Manual Alphabet

  • (noun): An alphabet used by the deaf; letters are represented by finger positions.
    Synonyms: finger alphabet

Some articles on manual alphabet, alphabet, manual, manual alphabets:

Polish Sign Language - Manual Alphabet
... Polish Sign Language uses a one-handed manual alphabet based on the alphabet used in Old French Sign Language ...
Chilean Manual Alphabet
... The Chilean manual alphabet is used by the Chilean Deaf community to sign Spanish words, and is incorporated into Chilean Sign Language ... It is a one-handed alphabet, similar enough to the American (Usonian) manual alphabet for the two to be mutually intelligible, except for the letters Q (touch the jaw), T (touch the lips), S and X (trace the ...
German Sign Language - Manual Alphabet and Fingerspelling
... German Sign Language uses a one-handed manual alphabet ('Fingeralphabet' in German) derived from the French manual alphabet of the 18th century it is related to manual ...
History Of Sign Language - Development of Sign Language
... therapy, setting out a method of oral education for deaf children by means of the use of manual signs, in the form of a manual alphabet to improve communication ... From Bonet's Alphabet, deaf children at Charles-Michel de l'Épée's school has adopted and adapted into what is now the French manual alphabet ... The French manual alphabet was published in the 18th century, which has arrived basically unchanged until the present time ...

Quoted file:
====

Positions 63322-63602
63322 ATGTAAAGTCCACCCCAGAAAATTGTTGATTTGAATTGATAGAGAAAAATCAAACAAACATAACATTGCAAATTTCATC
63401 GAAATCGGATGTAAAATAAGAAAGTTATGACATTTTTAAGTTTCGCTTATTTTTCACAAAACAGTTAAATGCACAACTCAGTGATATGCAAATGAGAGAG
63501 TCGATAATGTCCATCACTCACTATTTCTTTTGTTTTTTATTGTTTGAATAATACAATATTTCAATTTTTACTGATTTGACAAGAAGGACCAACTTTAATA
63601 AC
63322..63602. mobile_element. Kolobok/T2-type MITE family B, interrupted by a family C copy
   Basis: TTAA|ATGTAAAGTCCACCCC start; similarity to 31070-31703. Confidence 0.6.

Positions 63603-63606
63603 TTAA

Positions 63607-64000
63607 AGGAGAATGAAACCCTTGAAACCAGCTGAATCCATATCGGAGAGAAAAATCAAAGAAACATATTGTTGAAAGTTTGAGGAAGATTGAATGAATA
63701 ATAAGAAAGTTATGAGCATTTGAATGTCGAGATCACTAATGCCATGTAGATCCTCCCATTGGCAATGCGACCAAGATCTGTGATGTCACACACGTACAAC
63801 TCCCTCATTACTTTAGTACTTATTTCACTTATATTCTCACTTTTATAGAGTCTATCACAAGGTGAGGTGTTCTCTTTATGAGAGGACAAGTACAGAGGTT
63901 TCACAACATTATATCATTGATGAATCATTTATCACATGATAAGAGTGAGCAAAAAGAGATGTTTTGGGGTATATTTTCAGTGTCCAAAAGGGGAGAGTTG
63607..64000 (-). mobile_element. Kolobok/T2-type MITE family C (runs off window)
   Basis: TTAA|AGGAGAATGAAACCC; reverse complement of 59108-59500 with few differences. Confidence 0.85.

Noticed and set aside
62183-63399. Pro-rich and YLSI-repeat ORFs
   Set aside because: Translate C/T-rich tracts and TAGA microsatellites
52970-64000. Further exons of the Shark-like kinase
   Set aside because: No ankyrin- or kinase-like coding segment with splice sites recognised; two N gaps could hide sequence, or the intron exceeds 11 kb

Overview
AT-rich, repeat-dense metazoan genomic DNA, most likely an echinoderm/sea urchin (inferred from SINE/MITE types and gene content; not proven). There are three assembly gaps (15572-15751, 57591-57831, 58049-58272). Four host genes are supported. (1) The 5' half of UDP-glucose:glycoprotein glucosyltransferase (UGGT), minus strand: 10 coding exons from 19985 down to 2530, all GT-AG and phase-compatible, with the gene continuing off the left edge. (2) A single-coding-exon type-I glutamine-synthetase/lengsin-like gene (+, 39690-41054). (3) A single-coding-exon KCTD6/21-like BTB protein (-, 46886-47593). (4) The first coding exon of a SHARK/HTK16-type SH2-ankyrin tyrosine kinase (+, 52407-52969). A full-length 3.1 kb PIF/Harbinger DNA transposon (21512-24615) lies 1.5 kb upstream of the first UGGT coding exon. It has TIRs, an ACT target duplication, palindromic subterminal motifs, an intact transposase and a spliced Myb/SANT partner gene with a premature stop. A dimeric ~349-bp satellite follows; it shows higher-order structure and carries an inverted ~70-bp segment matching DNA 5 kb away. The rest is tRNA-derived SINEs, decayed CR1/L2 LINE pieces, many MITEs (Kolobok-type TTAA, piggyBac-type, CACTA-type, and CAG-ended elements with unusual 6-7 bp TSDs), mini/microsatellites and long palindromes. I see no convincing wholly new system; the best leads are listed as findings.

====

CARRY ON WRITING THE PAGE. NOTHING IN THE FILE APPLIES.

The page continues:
List Of Writing Systems - Segmental Scripts - True Alphabets - Manual Alphabets
... Manual alphabets are frequently found as parts of sign languages ... American manual alphabet (used with slight modification in Hong Kong, Malaysia, Paraguay, Philippines, Singapore, Taiwan, Thailand) British manual alphabet (used in some of the Commonwealth of ...

Famous quotes containing the words alphabet and/or manual:

    I believe the alphabet is no longer considered an essential piece of equipment for traveling through life. In my day it was the keystone to knowledge. You learned the alphabet as you learned to count to ten, as you learned “Now I lay me” and the Lord’s Prayer and your father’s and mother’s name and address and telephone number, all in case you were lost.
    Eudora Welty (b. 1909)

    A great deal of unnecessary worry is indulged in by theatregoers trying to understand what Bernard Shaw means. They are not satisfied to listen to a pleasantly written scene in which three or four clever people say clever things, but they need to purse their lips and scowl a little and debate as to whether Shaw meant the lines to be an attack on monogamy as an institution or a plea for manual training in the public school system.
    Robert Benchley (1889–1945)